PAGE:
“I felt my body shutting down. I felt all of the oxygen, all of the life, coming out of me. At the last second, God woke me up in that car in that locked garage and said, ‘This isn’t your time. You got to get out of here now,’ and literally I don’t even know how I made it out. I crawled out of that garage and had the most bizarre experience. When I hit that door, I saw the life come back into my body.”
Tom and his friend both survived. He recalls, “I was at a crossroads. That’s when God came into my life and said, ‘I am going to give you another chance, but you’ve got to seek Me with your whole heart. When you seek Me with your whole heart, you’ll find Me.’
“I wanted to know what it was like to have intimacy with God, for Him to love me and there to be a relationship. I said, ‘I’m going to know You. I’m going to know the depth of these words You’ve written in the Bible.’ I ended up literally packing up, disappeared and didn’t tell anyone where I was going and went to Bible School. Through the relationships that I had at that Bible School, God would just minister to me and heal those areas in my heart that I couldn’t heal on my own and that nobody else could touch.”
Even after God radically turned his life around, his past and the FBI caught up with him.
“I thought I had left all this stuff and that it was not going to affect me. I ended up going to my attorney’s office and sat down with two FBI officers. They showed me the fake IDs that they had found. They told me stories about how they had been following me, the things they knew I had done. I sat there in front of them dumbfounded. I told them everything I had done. I told them things that they had no idea I had done. I told them the whole picture. They looked at me and said, ‘We’ve never seen anybody as honest as you are about this.’ I had just incriminated myself. I just sentenced myself to 60, 70 years in a federal penitentiary. They said, ‘Why don’t you go back to Bible school and we’ll call you and let you know what we’re going to do.”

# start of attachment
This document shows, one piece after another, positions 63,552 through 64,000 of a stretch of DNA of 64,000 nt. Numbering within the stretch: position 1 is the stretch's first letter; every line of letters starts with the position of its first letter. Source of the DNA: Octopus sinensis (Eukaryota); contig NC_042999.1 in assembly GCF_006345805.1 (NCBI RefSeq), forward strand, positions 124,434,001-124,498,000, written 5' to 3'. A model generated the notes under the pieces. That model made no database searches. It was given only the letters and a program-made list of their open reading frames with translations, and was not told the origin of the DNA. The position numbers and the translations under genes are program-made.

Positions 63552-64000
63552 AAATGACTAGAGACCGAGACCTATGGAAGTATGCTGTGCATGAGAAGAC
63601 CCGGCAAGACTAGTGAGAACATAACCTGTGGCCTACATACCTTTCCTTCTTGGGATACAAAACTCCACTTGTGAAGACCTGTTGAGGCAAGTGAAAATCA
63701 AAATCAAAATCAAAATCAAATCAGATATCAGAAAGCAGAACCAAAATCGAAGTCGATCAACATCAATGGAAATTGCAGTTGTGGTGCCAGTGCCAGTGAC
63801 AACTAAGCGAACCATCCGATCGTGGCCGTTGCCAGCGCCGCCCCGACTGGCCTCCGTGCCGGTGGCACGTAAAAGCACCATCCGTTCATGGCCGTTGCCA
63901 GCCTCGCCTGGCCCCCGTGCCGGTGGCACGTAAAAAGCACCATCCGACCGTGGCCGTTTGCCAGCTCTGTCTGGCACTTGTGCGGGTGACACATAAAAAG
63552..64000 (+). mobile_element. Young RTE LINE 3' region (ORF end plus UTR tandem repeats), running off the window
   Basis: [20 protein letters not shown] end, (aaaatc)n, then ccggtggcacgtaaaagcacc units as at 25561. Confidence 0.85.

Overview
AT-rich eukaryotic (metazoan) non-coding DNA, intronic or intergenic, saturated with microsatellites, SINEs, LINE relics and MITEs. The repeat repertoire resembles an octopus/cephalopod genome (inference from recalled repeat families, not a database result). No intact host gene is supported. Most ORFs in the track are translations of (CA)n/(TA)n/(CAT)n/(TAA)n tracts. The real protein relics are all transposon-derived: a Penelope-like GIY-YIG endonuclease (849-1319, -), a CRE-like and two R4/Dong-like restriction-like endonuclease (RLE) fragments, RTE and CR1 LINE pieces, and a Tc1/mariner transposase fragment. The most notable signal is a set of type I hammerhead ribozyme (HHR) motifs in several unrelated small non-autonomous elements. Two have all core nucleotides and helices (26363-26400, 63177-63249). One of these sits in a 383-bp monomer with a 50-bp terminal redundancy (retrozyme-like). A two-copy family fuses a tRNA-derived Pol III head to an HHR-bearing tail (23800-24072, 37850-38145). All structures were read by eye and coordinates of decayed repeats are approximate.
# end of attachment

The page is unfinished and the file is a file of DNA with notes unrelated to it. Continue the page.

Soon the FBI called to tell Tom they were reducing the charges to one federal offense. A judge gave Tom the lightest sentence possible: one year in federal prison.
“When that gavel came down, I had to go serve time for what I had done,” he says. “Then I got out. I had this black box on my ankle, and after that was over, I was free, and everything else in my past was gone. Now I could start all over again.”
When he was released, Tom became a youth pastor and an author. Today he’s married with six children. He’s runs an international adoption ministry.
“I wanted fatherless kids or kids from broken homes to know that God is a father. He loves them. He’ll heal them, just like he did for me. I was deep in my sin and the junk that was in my life. I had no hope, and God just healed those places. He said, ‘You can trust Me. I’ll be your father. Even though you’ve never had a father, I will teach you what it is like. God has proved Himself as my father. He has reaffirmed who He is in my life. He has taught me the things I needed to learn when I needed to learn it from a father. He has been faithful. “